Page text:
MEXICO CITY, DECEMBER 16 - Thousands of striking students from the National Autonomous University of Mexico will converge this afternoon on the US embassy, site of a violent confrontation last Friday. The 270,000 students of the nation's largest university have been striking on campus since April, demanding cancellation of a federal plan to charge tuition for the first time. The strikers, who have strongly allied themselves with the revolt of the indigenous Zapatista rebels in Chiapas, have six demands in total, including the democratization of the campus and an end to government espionage against students and professors. US and World Bank meddling in the Mexican higher-education system has been a bone of contention throughout the strike, which is now in its 192nd day and has caused the university president to resign.

Last Saturday, when 500 students marched on the US embassy, officials threatened to call in the Marines and opened a lawsuit against the students for $650,000 (US) in damages (14 embassy windows were broken by flying debris).

Press flaks for Davidow's embassy later denied making the military threat and this week said that they never intended to sue the students. This one-two punch of knee-jerk overreaction followed by denial is increasingly the modus operandi within Davidow's bunker. Mexico City officials, however, insist that the threat to "send in the Marines" was made. And 73 university students remain in prison, charged with vandalism against the embassy and with orchestrating a riot, a charge that can bring seven years in jail. As a result, the fragile peace talks between striking students and university officials have been suspended and it appears that Christmas will herald the 200th day of the strike. Once again, the US embassy has alienated a key element of Mexican society -- in this case, university youth -- and worsened US-Mexican relations.

The US ambassador to Mexico is one of the nation's most important diplomats, as former Massachusetts governor Bill Weld learned when his 1997 nomination to that post was squashed in Congress. As Jeffrey Davidow himself is quoted as saying on the US embassy's Web site, "There is simply no country in the world which impacts the daily lives of Americans to a greater extent than Mexico, nor any country which impacts the daily lives of Mexicans more than the US."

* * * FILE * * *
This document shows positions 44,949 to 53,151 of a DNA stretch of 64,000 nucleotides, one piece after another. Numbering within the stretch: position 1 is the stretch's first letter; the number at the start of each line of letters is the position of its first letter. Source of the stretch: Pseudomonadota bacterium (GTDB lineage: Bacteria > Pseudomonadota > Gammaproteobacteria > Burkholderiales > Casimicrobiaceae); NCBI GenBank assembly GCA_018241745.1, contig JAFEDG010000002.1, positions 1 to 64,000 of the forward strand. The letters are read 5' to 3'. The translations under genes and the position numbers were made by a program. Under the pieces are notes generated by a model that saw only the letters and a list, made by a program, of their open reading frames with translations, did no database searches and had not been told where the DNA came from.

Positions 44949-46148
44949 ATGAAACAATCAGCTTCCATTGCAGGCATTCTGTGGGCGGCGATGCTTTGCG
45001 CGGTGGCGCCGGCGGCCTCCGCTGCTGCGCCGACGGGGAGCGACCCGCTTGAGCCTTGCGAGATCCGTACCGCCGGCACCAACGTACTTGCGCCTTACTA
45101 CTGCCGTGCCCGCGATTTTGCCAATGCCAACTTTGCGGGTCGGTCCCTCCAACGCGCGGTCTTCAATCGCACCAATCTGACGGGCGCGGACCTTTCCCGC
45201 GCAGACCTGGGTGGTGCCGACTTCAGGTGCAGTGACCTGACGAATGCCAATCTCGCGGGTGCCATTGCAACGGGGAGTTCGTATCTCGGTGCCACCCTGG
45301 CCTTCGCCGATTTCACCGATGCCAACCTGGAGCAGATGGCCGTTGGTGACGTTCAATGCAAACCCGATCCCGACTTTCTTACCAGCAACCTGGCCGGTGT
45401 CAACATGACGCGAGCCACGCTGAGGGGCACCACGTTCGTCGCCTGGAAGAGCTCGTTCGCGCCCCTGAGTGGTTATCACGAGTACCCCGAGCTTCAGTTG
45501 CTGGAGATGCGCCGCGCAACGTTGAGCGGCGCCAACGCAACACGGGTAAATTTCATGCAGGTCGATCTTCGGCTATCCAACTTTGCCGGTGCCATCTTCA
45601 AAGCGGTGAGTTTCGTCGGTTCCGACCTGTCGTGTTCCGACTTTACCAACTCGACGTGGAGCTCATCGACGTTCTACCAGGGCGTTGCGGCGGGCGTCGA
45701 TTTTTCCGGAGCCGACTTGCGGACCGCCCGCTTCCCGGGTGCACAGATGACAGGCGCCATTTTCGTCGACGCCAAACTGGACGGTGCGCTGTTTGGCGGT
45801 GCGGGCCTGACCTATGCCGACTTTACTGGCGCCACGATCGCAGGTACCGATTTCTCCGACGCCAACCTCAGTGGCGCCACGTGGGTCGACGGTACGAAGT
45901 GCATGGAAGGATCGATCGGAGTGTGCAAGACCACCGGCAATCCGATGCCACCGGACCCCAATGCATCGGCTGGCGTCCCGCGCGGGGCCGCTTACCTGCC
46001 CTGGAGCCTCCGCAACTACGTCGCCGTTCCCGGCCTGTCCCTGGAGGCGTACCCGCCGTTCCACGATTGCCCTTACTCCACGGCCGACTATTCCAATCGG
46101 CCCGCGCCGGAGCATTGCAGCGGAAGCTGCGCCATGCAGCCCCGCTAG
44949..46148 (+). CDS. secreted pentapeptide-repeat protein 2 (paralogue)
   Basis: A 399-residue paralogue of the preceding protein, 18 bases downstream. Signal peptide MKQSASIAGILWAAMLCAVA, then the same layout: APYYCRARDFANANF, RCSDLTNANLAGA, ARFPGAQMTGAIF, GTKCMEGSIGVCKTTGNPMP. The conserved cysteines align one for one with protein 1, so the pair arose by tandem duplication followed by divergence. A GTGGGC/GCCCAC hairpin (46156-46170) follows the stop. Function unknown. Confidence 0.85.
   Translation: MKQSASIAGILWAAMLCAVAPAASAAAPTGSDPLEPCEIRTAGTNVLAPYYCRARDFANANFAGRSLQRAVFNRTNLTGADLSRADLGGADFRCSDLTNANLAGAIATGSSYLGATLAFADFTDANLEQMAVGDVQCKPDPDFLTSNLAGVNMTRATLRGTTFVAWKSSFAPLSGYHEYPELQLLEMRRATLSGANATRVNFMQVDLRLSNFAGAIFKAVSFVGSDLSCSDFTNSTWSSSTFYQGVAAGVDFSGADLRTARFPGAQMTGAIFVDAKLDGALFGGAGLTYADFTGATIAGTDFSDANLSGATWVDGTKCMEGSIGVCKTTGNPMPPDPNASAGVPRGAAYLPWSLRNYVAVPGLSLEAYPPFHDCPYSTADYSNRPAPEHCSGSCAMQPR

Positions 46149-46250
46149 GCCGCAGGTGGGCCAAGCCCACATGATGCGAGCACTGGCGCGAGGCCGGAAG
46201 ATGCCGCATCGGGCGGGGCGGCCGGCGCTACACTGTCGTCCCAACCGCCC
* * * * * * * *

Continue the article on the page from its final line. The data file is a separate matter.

Yet in Mexico today, Davidow's critics accuse him of supporting human-rights violations and electoral fraud, of enjoying cozy relations with notorious drug traffickers, and of manipulating partisan politics within the Mexican system. There are 350,000 Americans now living or traveling in Mexico, many of whom feel unprotected or, worse, endangered by current embassy policies.

For many Mexicans and Americans living in Mexico, what happened in Chile in 1973 -- thousands of disappearances, assassinations, tortures, and atrocities -- is a frightening preview of what has begun to happen in Mexico today. It is as though the real-life movie -- a story of terror, corruption, and official impunity -- were scripted by the same sick author. And what happens in Mexico today, as Davidow acknowledges, profoundly affects what will occur in the United States tomorrow.

More disturbing still is Davidow's current role in what can be described as the Pinochet-ization of US Mexican policy.

Six examples of Davidow's behavior since becoming ambassador in July 1998 reveal how he has worked against both the interests of the American people and the good relations of the US government with Mexican civil society. He has slowed, not eased, Mexico's path to democracy. And future relations between the two nations and peoples have already been harmed by his behavior.

* Davidow has refused to acknowledge the existence of violent paramilitary organizations in the war-torn state of Chiapas.